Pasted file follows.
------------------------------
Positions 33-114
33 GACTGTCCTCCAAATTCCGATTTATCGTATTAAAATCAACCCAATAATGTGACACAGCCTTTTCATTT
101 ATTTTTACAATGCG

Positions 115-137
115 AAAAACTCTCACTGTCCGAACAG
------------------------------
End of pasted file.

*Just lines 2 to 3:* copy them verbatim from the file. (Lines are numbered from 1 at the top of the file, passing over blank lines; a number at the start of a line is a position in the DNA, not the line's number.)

33 GACTGTCCTCCAAATTCCGATTTATCGTATTAAAATCAACCCAATAATGTGACACAGCCTTTTCATTT
101 ATTTTTACAATGCG